1 Answer | Add Yours
Well, we don't really know a great deal and a lot of it is down to guesswork. But here are some things that are fairly widely agreed on by scholars:
- Performances took place during the day, in the open-air (no roof!) theatre. This meant that the rain, the wind, the pigeons and so on were free to come in and interrupt the performance. The sky would have been visible from the stage and from the yard (where some of the audience stood).
- There were no women on stage. Men played the male roles, and younger boys the female ones. This gives a whole new resonance to the cross-dressing that appears in Shakespeare's comedies. Rosalind, in 'As You Like It' for example, is a boy playing a girl (Rosalind) playing a boy ('Ganymede').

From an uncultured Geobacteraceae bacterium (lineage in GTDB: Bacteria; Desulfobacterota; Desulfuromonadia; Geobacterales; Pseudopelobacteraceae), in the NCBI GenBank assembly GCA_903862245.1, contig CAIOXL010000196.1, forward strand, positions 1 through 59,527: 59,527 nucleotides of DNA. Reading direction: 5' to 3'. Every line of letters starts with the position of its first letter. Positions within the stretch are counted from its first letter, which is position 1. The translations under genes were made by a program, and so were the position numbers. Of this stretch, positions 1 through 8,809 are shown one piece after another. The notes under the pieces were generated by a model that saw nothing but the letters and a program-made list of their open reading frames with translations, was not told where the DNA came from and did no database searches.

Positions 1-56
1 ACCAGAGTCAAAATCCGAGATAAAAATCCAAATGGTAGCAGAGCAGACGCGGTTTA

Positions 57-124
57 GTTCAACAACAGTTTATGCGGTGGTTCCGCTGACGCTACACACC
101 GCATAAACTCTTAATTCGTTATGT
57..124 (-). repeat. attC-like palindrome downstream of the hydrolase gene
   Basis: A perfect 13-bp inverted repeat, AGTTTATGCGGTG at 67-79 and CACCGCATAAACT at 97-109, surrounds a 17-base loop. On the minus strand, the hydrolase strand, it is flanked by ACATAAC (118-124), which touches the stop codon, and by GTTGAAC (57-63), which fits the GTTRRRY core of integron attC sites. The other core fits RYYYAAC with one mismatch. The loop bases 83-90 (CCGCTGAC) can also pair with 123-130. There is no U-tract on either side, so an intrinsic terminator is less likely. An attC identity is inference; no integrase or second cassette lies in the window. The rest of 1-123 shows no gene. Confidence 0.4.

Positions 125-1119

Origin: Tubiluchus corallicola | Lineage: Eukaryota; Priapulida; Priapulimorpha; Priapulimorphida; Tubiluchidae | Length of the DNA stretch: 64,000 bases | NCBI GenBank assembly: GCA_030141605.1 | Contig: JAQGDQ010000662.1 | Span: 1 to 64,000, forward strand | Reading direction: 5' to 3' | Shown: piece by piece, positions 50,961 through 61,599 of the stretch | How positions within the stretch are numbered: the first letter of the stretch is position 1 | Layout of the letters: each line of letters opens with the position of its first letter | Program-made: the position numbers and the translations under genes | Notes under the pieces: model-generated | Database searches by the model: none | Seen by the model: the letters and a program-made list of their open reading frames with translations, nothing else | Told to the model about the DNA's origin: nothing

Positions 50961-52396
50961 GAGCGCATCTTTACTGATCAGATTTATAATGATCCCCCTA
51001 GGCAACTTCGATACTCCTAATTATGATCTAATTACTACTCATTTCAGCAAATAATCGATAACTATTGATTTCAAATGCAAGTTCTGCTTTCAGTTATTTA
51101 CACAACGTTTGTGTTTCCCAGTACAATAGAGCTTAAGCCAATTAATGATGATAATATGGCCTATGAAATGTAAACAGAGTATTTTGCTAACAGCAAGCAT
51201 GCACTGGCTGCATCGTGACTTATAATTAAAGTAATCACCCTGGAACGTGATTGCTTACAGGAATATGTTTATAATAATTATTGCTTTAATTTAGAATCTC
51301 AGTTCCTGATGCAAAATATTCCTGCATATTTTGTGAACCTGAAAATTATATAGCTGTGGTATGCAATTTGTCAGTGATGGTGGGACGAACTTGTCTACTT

- The theatre district, by the river, was considered an immoral place. Shakespeare's Globe shared its audience with brothels, bear-baitings and all sorts of other immoral activities.
- Seat prices ranged depended on where you were in the theatre. Groundlings stood up in the yard - and didn't pay very much - and seats in the galleries cost more.
- Certain fabrics were considered too posh and rich for people who weren't royalty to wear - but you could get special permission for actors to wear them on stage! This meant that actors were sometimes wearign clothes on stage it would have been illegal for them to wear on the streets.
Hope it helps!
We’ve answered 319,198 questions. We can answer yours, too.Ask a question